It turns out that Luke’s fears were entirely justified, because in the year 117 AD Saint Simeon was crucified on a cross, just like Jesus, under the emperor Trajan, and this probably happened in the city of Jerusalem.
Why didn’t these disciples recognize Jesus?
The answer to that question could be what this entire story is all about. The reason that Jesus concealed His true identity is probably because during His entire earthly ministry these same disciples believed that He would be something other than what He actually was. They saw him as a potential military liberator, through the clouded lens of their limited understanding. But on this occasion, He explained to them how the Messiah would be a spiritual liberator.
By concealing His identity from them, He was enacting in His outward appearance the reality of their own misunderstanding. All during His ministry they really didn’t know who He was, nor what His true mission would be. But when they finally realized that He was the Messiah, God’s only Son, Who fulfilled the prophecies of the Old Testament, another miracle occurred. God then allowed them to recognize Jesus for who He really was, both physically and spiritually.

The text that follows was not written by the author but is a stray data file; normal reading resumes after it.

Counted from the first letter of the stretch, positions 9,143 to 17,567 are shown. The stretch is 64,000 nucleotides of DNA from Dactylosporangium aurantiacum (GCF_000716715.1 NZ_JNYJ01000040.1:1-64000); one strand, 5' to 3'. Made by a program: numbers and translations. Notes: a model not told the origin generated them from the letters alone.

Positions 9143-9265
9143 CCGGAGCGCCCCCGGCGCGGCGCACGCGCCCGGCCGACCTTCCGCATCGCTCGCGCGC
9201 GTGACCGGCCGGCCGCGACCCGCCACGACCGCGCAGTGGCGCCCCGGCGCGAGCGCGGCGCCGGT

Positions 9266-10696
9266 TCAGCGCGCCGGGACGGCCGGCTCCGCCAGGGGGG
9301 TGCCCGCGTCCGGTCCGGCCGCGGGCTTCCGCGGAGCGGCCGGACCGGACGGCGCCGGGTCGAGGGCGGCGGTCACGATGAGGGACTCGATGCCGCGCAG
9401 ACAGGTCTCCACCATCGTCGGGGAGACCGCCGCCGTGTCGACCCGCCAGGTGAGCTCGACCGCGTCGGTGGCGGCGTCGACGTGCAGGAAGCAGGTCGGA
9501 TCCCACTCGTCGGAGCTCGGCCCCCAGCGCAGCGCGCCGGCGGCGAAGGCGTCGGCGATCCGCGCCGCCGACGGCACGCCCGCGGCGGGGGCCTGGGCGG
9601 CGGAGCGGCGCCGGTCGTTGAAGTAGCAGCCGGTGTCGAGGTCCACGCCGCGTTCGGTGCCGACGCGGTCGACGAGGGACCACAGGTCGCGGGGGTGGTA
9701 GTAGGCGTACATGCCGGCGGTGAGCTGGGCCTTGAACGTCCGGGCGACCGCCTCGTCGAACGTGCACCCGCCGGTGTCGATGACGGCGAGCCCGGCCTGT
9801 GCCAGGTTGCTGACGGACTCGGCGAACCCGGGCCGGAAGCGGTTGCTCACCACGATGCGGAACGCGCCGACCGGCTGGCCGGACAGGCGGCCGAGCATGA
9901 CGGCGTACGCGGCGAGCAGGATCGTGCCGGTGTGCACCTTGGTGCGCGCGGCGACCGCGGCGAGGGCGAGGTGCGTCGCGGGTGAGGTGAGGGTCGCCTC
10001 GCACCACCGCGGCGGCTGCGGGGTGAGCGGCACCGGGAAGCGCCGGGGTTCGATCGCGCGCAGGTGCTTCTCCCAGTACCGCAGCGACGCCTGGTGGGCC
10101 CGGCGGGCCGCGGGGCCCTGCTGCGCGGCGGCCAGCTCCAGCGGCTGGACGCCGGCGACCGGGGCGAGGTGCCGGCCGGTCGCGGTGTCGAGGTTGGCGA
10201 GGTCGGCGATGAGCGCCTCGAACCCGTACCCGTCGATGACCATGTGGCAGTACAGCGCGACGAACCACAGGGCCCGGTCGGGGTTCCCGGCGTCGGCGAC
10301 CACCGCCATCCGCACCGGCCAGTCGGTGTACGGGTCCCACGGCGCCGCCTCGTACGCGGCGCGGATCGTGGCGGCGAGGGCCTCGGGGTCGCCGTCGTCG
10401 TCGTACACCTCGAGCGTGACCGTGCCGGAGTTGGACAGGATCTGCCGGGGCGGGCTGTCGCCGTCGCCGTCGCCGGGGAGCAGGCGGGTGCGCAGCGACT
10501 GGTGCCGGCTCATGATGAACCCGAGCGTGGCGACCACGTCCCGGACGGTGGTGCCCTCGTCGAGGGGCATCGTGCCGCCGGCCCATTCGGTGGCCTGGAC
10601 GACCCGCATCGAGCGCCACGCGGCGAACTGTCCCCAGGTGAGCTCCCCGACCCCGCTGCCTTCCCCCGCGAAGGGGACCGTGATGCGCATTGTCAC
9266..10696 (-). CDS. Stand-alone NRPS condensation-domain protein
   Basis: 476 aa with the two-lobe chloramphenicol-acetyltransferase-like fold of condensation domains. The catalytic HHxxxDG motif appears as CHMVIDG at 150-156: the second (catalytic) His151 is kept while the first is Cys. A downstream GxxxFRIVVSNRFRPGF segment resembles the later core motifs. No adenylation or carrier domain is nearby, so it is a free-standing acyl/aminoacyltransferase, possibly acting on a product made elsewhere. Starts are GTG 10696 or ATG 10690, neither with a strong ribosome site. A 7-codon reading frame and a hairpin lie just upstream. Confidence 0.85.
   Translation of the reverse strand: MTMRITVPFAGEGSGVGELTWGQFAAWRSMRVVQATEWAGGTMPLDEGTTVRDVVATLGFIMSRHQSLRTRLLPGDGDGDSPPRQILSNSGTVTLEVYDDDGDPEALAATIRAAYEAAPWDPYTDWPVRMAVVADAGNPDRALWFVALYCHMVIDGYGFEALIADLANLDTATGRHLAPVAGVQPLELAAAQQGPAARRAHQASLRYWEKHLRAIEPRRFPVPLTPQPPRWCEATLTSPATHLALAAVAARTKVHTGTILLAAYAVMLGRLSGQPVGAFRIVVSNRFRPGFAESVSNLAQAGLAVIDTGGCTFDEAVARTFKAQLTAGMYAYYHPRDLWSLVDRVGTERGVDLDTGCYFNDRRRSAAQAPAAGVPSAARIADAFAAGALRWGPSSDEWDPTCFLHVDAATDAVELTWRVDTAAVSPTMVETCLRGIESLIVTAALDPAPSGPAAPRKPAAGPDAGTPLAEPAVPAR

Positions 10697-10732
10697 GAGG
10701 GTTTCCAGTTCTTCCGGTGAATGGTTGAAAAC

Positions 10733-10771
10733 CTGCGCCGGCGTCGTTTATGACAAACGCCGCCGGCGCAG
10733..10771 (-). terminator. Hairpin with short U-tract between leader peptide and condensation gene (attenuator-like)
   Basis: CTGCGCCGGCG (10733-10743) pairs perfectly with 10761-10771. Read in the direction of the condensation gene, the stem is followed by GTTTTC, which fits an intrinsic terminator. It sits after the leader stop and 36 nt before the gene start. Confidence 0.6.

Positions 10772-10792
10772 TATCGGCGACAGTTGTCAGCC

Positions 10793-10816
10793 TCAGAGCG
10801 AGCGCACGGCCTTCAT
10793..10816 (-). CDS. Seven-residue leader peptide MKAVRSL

Did everyone in Jerusalem know that Jesus had risen from the dead?
One of the most thought-provoking revelations that come out of the story of Jesus’ walk to Emmaus is the strong implication that everyone in Jerusalem was aware of Jesus return to life. Here is what Cleopas said to the resurrected Christ on the way to Emmaus.
“Are You the only stranger in Jerusalem, that You do not know the things that came to pass in it during these days?”…certain women of ours astonished us, coming early to the tomb, and not finding His body, they also came, claiming to have seen an apparition of angels, who said, ‘He is alive.’ And certain ones with us went away to the tomb, and found it even as the women said, and they did not see Him.” (LK 22:18,22-24)